A City’s Canvas: Mary Robinson



E.E. Cummings once said, “Once we believe in ourselves, we can risk curiosity, wonder, spontaneous delight, or any experience that reveals the human spirit.” Learning to believe in ourselves and the talents that lie within us, is not an easy place to get to in our lives. In fact, sometimes that place can only be obtained by scary leaps of faith. This is especially true of artists. It is one thing to produce a work of art, but it is quite another to show it to the world. If an artist is putting her heart into her work, then indeed, she is showing her heart to the world when displaying her work. Mary Robinson has learned this all too well, but determination and skill have only improved because of it.

Raised in Durham, NC, Mary Robinson married at the age of 16 and has been married for 17 years. Through this marriage, they have had five children ranging from ages 5-17. It is also through this marriage that Mary had the strength and support to follow her dreams and continue her education at Guilford College in 2016. “I did not have a plan going to college, and I was very nervous at the thought of taking on college as a wife and, at the time, mother of four. My husband sacrificed some of his own dreams so that I could finish school. He actually enrolled me into college and has rooted for me ever since. My children really helped keep me in a special state of mind during school. I was pregnant with my fifth child my senior semester at Guilford, so all of my children were on this journey. I even took my youngest daughter (Heidi) to the studio many nights to get a painting completed because she liked to stay up late with me,” says Robinson.

As fate, and irony, would have it, it was at Guilford College that Robinson found her path and learned to start listening to the creative voice inside of her. “I did not consider art as my future at all until I took an art history class at Guilford. I remember my professor and a former art student, who was in his senior year at Guilford, coming to me at the end of class and asking me if I had ever painted before or even considered art as a major. I was not interested at all in painting at the time but the thought of an art degree sort of switched a light on in my brain and my heart. I actually remember being excited,” she continues.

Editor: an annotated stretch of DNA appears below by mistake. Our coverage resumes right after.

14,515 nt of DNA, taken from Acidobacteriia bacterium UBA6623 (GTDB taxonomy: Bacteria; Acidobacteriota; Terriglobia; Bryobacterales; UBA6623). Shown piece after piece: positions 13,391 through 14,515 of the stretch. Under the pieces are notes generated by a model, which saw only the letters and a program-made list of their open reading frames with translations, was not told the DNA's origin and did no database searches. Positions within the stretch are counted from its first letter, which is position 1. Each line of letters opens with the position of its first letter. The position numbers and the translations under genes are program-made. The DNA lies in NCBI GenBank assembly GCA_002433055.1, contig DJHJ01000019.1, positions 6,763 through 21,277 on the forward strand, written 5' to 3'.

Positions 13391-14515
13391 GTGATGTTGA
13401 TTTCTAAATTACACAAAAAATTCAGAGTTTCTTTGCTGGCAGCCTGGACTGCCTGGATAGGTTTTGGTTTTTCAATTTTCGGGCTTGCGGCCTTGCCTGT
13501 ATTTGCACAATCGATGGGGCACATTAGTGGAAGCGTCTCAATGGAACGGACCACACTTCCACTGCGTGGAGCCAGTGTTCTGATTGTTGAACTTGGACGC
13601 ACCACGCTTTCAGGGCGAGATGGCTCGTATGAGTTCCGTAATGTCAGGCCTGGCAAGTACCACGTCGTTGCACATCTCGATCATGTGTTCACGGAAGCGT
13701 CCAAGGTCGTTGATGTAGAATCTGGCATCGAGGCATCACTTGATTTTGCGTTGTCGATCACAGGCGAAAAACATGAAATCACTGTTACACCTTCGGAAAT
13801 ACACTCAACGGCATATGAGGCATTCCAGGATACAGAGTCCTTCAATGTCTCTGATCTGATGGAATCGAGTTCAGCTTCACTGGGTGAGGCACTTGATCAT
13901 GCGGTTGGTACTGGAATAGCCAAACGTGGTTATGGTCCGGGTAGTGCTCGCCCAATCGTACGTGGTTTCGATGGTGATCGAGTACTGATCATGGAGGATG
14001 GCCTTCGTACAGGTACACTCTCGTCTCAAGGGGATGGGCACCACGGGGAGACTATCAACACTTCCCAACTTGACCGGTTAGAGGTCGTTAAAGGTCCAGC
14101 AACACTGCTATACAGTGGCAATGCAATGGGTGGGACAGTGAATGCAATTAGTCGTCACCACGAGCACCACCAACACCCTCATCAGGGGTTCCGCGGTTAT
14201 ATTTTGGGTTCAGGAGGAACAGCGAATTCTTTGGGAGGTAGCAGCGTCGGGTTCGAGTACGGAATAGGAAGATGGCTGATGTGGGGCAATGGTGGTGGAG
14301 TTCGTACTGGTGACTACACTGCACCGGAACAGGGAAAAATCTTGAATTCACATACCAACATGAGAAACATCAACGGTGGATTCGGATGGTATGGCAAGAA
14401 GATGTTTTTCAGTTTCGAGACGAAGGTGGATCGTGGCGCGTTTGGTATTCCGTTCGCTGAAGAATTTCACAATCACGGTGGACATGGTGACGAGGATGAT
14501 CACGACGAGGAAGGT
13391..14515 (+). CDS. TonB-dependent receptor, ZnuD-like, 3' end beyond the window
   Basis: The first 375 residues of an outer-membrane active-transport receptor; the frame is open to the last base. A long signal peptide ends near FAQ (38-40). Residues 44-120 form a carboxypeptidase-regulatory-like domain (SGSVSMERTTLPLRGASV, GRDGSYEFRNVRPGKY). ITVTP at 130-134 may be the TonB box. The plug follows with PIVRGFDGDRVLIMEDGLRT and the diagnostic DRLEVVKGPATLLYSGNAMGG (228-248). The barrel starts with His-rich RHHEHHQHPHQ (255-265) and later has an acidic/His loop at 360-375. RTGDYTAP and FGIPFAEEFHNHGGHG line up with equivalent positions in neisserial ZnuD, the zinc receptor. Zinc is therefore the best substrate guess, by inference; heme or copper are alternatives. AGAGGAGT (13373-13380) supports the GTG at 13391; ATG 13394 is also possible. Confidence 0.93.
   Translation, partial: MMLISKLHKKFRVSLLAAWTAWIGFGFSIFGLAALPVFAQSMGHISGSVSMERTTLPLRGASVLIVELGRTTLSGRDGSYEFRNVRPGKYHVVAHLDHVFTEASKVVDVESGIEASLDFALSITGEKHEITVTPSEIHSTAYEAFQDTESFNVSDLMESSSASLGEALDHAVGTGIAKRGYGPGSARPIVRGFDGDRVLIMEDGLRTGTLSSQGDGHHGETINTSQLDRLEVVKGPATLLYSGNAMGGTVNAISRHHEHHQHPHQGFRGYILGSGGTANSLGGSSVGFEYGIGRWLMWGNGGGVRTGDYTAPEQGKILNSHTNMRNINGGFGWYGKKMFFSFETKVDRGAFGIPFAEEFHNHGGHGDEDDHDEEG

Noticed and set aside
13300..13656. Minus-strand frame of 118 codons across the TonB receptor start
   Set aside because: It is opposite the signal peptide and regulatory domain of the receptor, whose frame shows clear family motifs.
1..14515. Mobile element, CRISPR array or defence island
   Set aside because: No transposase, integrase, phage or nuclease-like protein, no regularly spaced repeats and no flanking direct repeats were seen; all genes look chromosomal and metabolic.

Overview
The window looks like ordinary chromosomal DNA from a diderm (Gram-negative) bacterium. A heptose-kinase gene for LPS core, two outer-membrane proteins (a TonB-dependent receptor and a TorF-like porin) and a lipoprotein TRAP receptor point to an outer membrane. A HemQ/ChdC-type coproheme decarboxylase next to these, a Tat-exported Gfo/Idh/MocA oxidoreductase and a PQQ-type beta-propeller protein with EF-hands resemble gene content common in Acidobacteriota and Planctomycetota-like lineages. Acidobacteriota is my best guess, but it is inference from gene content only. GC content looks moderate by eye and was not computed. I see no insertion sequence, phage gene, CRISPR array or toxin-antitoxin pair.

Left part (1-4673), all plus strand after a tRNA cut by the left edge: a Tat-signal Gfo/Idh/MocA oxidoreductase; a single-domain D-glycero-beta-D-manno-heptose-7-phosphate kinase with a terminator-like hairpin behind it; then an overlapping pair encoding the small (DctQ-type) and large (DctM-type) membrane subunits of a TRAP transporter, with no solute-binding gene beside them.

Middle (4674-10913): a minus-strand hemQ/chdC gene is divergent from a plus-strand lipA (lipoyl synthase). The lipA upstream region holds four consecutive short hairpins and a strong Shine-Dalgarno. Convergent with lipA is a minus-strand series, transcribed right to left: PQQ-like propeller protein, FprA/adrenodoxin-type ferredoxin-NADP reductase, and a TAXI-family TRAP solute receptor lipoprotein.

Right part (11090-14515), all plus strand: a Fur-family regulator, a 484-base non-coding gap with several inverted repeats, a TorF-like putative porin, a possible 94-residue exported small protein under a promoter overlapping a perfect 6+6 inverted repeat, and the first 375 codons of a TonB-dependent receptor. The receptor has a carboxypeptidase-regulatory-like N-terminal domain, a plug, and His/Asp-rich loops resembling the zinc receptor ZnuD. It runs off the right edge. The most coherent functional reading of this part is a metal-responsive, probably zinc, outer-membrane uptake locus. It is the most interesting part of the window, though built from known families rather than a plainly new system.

“I would have to say I am an expressionist. My process is very nontraditional, and I often got lectured in college for the way I would start my paintings because I don’t like to have a plan. Once I took my first painting class and realized I actually had something going on, I hardly ever wanted to pick up anything else but a brush. We strictly used oil paint, and for me, painting literally changed my life. I felt like I had something inside that I could only express through the art of storytelling through painting, and it was like therapy at first. As I perfected my technique, I realized that I had my own unique style. I often would break the rules and pour wax onto my canvas as a medium that I enjoy working with or adding for texture,” she adds.

“I most often paint faces and hands, usually of women. When I paint a whole figure, they are often nude as well. Although the content may sound sexual, my paintings don’t ever seem to come across that way because the vulnerable, emotional state is what I try to achieve before the mind goes in that innate direction. I paint woman unintentionally in uncomfortable situations, which is not always a bad thing because this can aesthetically show strength and perseverance. I want the face or the body being viewed to be strong, but vulnerable,” she further comments.

“Art is so much more than tools that are used to create it. No matter what kind of artist you are, you’re ultimately exposing your soul to others. Whether your audience consists of strangers or those in your circle, you are opening a window that reveals a glimpse into places that you sometimes aren’t aware of consciously and you are sharing it through a craft. For art to be successful, however, in my world of art, I believe your viewer should be a voyeur in a place that reminds them of their own humanity but challenges how aware and compassionate they really are of their fellow man. Art is more than just seeing with your eyes but internalizing what you see or hear or feel and something evoked your soul, and altered your state of being, even if momentarily. That is art to me,” she concludes.

Through encouragement, having people who believed in her and her abilities, and an inner need to express herself, Mary Robinson has made that leap of faith to not only producing the art that is inside of her, but also showing the world the heart that produced it. That leap has not only given the world a new artist to enjoy, but also another story waiting to be explored in the work of artists in downtown Winston-Salem.

 

 

 

 


Comments